It’s already hot outside, but University of Kentucky agricultural meteorologist Matthew Dixon said it would get even hotter over the weekend, and livestock producers and horse owners need to do what they can to minimize animal stress.
Noting that much of Kentucky is under an excessive heat warning through the evening of July 21, Dixon said, “We expect highs to jump into the low to middle 90s each day. Some areas hitting the upper 90s cannot be ruled out. Combined with elevated humidity, peak heat indices will likely run between 100 and 110 degrees. This heat will push the livestock heat stress index into the 'Danger' to 'Emergency' categories during the afternoon and evening hours.”
Excessive heat warnings are in place across much of the Central U.S., from eastern Nebraska to Ohio, as well as for the Eastern Seaboard, according to the National Weather Service.
The combination of heat and humidity can cause concerns for livestock.
“The livestock heat stress index helps us determine what level of concern farmers and pet owners need to have for their animals,” said Dixon, who works with the Agricultural Weather Center in the University of Kentucky College of Agriculture, Food & Environment. “That index helps producers know when heat stress could create a problem for their animals so they can be even more vigilant in making sure they have to the necessary resources to combat the stress.”
Many livestock producers are familiar with the steps they need to take to help animals endure these dangerous conditions.
“The most important thing producers can do is provide cool, clean water and shade,” University of Kentucky beef specialist Jeff Lehmkuhler said. “It’s also a good idea to avoid working or transporting animals during periods of danger or emergency heat stress.”
Horses have difficulty regulating their body temperature when temperatures exceed 90°F, and if humidity is high, the temperature doesn’t even have to reach 90°F to make life uncomfortable.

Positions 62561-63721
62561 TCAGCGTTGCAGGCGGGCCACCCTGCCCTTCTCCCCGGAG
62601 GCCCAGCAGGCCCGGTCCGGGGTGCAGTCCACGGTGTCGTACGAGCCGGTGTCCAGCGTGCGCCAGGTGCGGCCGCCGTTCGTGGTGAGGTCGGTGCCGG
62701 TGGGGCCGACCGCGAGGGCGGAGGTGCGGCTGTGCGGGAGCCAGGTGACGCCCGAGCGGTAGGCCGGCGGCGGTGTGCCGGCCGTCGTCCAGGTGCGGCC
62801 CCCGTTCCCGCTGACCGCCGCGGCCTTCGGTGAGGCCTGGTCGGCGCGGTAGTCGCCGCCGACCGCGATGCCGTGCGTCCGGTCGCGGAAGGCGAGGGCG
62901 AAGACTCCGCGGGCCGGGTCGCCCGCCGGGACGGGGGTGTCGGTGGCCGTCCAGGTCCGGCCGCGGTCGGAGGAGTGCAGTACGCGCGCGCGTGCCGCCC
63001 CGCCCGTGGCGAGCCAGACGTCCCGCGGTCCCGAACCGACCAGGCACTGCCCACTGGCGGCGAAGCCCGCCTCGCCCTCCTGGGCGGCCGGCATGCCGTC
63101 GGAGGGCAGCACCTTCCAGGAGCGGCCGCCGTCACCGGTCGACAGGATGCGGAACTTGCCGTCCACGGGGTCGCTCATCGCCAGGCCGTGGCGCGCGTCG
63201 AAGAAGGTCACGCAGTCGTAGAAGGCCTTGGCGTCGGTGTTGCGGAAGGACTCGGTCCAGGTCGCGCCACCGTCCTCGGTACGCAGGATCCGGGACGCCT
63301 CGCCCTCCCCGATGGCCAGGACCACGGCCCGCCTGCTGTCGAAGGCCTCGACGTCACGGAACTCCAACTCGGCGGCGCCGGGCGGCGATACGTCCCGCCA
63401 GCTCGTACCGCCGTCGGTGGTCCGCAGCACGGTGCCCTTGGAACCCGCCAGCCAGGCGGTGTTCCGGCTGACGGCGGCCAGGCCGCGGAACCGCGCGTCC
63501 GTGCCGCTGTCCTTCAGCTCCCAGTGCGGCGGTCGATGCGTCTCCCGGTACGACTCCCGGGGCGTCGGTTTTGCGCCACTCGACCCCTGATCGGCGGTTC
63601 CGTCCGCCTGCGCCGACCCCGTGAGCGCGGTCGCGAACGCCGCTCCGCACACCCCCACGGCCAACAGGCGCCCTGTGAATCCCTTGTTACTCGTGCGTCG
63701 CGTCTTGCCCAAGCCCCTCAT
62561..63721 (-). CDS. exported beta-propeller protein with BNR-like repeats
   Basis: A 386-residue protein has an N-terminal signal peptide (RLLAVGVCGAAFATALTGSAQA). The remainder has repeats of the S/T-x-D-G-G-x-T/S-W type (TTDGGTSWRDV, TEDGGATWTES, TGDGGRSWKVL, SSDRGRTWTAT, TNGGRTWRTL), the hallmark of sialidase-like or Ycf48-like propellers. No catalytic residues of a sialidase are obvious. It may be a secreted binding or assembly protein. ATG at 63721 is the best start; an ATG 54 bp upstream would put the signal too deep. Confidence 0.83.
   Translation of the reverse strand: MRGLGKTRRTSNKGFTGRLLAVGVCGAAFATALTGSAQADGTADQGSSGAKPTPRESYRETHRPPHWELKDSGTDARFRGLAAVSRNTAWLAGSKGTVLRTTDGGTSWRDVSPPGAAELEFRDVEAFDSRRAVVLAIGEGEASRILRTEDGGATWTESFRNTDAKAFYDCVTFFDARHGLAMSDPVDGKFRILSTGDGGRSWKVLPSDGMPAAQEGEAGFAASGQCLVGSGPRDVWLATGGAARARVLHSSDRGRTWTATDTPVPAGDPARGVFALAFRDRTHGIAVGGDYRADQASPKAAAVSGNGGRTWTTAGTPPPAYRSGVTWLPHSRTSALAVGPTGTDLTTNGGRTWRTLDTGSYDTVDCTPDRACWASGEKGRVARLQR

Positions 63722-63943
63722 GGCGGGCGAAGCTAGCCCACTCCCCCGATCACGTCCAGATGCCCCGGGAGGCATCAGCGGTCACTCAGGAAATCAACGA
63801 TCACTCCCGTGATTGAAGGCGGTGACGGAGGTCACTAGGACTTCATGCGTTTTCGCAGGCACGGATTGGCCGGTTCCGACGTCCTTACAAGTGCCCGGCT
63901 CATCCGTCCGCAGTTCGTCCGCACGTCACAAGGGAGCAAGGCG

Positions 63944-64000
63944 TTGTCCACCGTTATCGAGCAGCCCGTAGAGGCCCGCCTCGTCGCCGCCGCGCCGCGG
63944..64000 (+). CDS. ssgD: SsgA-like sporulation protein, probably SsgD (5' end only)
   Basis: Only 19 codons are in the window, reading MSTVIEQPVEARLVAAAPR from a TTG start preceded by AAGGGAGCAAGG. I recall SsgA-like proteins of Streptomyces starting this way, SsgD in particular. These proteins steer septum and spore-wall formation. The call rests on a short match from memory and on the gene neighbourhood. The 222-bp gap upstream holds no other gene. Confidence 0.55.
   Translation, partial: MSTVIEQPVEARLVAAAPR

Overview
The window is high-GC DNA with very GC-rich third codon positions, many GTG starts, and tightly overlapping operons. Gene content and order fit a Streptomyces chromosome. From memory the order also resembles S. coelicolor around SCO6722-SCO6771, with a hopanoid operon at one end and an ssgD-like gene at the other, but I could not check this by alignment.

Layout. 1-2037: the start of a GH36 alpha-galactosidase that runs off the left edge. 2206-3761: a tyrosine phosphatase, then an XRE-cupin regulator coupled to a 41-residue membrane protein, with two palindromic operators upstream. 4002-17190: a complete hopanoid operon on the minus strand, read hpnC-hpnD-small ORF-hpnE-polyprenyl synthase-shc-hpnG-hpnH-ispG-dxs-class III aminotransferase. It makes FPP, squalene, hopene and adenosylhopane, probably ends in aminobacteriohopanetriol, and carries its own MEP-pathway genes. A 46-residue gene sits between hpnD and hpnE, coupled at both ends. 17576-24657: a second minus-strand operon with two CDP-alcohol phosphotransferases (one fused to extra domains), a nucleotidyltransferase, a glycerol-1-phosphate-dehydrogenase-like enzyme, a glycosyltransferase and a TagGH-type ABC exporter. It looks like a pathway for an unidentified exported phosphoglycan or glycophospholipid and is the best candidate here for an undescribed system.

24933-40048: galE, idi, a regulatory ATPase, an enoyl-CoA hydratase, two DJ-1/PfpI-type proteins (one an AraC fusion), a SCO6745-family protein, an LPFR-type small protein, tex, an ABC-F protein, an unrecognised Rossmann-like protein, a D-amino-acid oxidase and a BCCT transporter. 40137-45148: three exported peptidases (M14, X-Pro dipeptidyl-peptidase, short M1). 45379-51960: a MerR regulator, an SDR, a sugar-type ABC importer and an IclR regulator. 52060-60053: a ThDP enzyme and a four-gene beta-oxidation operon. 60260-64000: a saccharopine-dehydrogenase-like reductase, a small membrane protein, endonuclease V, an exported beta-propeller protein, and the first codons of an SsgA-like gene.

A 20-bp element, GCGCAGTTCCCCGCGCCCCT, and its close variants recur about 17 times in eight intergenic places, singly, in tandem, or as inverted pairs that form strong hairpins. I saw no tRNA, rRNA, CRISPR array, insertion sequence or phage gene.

“Horse owners can reduce heat stress by scheduling activities during the cooler part of the day and making sure horses have plenty of water,” University of Kentucky equine extension specialist Bob Coleman said. “If you do transport horses during the cooler part of the day, give water before, during and after transportation to reduce the risk of dehydration.”
Coleman added that even non-working horses will double their water intake during hot weather, and owners should allow horses to drink often to help maintain water balance.
“If you let them drink often, it can relieve the horse’s urge to drink a lot of water after exercise, as they need to gradually drink after a workout,” he said. “Also remember, lactating mares have special water requirements, because they are using water for milk production as well as body temperature regulation.”
Hot weather also increases horses’ need for salt, because they lose the mineral during sweating.
For dairy cattle, it is important to keep buildings as open as possible to allow air to circulate. Fans can make a big difference, and sprinkler systems that periodically spray a cool mist on the animals are also beneficial, the University of Kentucky said.
Poultry are especially prone to heat stress. Mortality during extreme heat can be significant, and egg production and hatching rates can drop.